Covid Journal, May 21, 2020
School’s Out … FOREVER!
In Ontario, Stephen Lecce announced on May 20 that school will not reconvene until September, 2020 … at the earliest.
Meanwhile, old white men can continue to whack away at little white balls on clearcut fields for their own enjoyment.
School is out, golf is in.
I now understand our priorities.
And as parents are forced back to work (if they’re not already if they’re an essential worker), what support networks exist for their kids when the parents leave the house?
In making this move, Covid has exposed our educational trainwreck.
Teachers, parents and children everywhere are trying to make sense of the quagmire that is now our educational system.
Sadly, the Ford government got their way with online training, although I don’t think even they would have wanted it this way.
I used to try to keep an open mind about things and I even leaned towards the teachers, but after what I’ve seen with the rollout of online and Google Classroom structures, I now understand that teachers are not doing a very good job of doing what they’re supposed to: teach.
I’ve heard a few anecdotes about the great ones that host weekly or maybe even daily check-ins, but I haven’t seen anything like that. We get a post once a week saying ‘fill in this photocopied / scanned / image document and submit it by the end of the week’.
Sometimes there are links to other content. Sometimes there are links or attachments within links or attachments.
It’s like a trivial labyrinth set up by Daedalus himself.
Teachers have an opportunity right now to step things up and do their jobs. They can engage with students instead of just shrugging their shoulders and saying ‘oh well … Covid’. ‘It’s sad to see that kids aren’t following our maze of clicks and links and shitty photocopies and even stories or content … but what are we supposed to do about it?’
You can own it before it’s taken away.
But I have a feeling they will just let things slip away.
I asked one friend who’s a teacher about tracking and reporting and there is nothing. Everything is anecdotal right now, including the response to online learning. I couldn’t believe what I was reading. How is something that’s digital in nature not have tracking? How is a teacher not curious about their own performance in the wake of this situation?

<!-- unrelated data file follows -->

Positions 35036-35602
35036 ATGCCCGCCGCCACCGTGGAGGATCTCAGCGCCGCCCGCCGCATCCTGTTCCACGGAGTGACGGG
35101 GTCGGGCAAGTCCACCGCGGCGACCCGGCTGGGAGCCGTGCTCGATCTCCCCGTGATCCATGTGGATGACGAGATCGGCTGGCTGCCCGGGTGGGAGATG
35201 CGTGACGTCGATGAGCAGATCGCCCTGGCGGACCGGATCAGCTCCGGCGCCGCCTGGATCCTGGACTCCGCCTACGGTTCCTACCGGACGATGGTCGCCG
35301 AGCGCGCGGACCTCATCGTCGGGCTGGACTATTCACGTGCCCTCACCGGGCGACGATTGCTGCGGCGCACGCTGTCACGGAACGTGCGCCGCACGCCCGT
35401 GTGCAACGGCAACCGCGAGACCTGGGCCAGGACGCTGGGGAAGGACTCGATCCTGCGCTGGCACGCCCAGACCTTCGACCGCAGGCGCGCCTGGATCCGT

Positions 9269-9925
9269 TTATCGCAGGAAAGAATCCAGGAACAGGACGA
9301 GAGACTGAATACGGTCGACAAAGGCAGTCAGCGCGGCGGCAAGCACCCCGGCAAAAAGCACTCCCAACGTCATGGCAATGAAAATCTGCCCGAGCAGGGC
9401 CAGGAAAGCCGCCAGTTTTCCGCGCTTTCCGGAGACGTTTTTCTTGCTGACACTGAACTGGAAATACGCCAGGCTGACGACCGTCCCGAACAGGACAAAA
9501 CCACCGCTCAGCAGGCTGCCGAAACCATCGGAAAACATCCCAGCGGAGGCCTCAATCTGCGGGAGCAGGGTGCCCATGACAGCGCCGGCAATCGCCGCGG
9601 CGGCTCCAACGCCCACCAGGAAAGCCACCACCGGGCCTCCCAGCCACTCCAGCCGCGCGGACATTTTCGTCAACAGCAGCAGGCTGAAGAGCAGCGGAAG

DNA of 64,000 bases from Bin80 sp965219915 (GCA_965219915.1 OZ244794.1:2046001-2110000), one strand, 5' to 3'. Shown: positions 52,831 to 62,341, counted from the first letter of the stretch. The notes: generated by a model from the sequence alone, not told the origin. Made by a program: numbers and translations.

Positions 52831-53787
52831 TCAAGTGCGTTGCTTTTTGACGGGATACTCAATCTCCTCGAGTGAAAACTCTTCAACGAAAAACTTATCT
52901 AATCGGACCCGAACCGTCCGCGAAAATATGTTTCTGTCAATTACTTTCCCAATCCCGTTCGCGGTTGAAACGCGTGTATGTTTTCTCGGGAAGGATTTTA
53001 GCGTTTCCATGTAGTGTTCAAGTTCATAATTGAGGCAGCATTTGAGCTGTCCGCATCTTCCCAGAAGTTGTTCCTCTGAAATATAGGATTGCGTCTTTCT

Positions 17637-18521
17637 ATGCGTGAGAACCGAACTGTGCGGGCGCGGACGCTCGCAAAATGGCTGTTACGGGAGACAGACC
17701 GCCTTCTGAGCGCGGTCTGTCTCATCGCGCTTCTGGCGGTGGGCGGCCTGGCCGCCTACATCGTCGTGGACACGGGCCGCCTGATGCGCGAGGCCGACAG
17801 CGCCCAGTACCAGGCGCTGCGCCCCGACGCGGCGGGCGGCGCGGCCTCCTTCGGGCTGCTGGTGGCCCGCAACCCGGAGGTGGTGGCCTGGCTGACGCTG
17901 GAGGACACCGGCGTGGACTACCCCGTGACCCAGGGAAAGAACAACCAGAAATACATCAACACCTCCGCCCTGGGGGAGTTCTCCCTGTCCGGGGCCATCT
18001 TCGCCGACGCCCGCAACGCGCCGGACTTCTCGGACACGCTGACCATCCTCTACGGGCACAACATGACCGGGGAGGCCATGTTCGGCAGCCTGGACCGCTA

Don’t they realize that the numbers will be used against them?
As I try to get engaged, all I seem to do is kick the proverbial hornet’s nest and get pushed away by possessive teachers. I am frustrated, to say the least, by the response. If you’re not doing your job and I feel obliged to make sure my child enters the world as an intelligent and informed being, either help or get the fuck out of the way.
It’s easy to see … and even support the idea … that teachers will be ‘fired’ (or retired, laid off or whatever else you want to call it) by the end of 2020.
In large numbers.
We’re seeing Covid expose the trainwreck of our educational system that was actually there long before a disease kept kids out of schools.
And remember: I’m really not trying to ‘pick on’ the education system. I think it’s a fundamental priority to have all kids everywhere educated with what they want, what they need and what will prepare them best for the real world … when it returns.
I’m just adding our educational system to the hundreds of other systems including food, retirement homes, energy, city planning and other businesses / organizations / charities that have been poorly run. Without random visits, without oversight, without feedback mechanisms that are treated seriously, these things fall apart when they have to adapt.
Think of how Amazon is raking it in with online orders.
Across the globe, the beneficiaries of this crisis will be those organizations that professionals have ‘poo-pood’ for years.
They will be the early adopters to online: MOOCs, Udemy, Coursera, etc.
However, as a parent, I don’t have the option of shifting from our failed educational system to something that might prove to be more exciting and engaging for my child.
If the Ford government and other governments across the planet want to pursue online education, we need to take big steps on a societal level towards recognizing and imitating these options.
For example, what’s to stop us from expecting science to be taught by Neil DeGrasse Tyson or english to be taught by Margaret Atwood or Neil Gaiman? Or music taught by Jimmy Page? Or math taught by a Nobel laureate?
Why not? The instructional structure should be no different, regards or region or municipality.
We eliminate all of the boards, all of the bureaucrats and just invest in an online educational framework that would rival YouTube, Udemy and others put together. Or partner with them.
The opportunity of online is actually boundless. At a minimum, you can track participation levels and encourage positive behaviour. This is the ‘gamification’ of learning.
Response gets reward. Online education should be no different. Students should be able to collect ‘points’ that go towards sponsored gifts.
I mean … why not? I’ve given up on the traditional formats.
But here’s the thing: we have to recognize credentials earned through third-party resources until we figure things out for ourselves. For a long time, there’s been a sense of stigma associated with earned online credentials when it comes to kids and that has to change.
I suspect the stigma originates from the unions who are in turn taking actions to limit the flexibility of the system, largely because if it’s flexible, teachers become redundant.
But they also become more valuable … and THAT should be the goal of this exercise.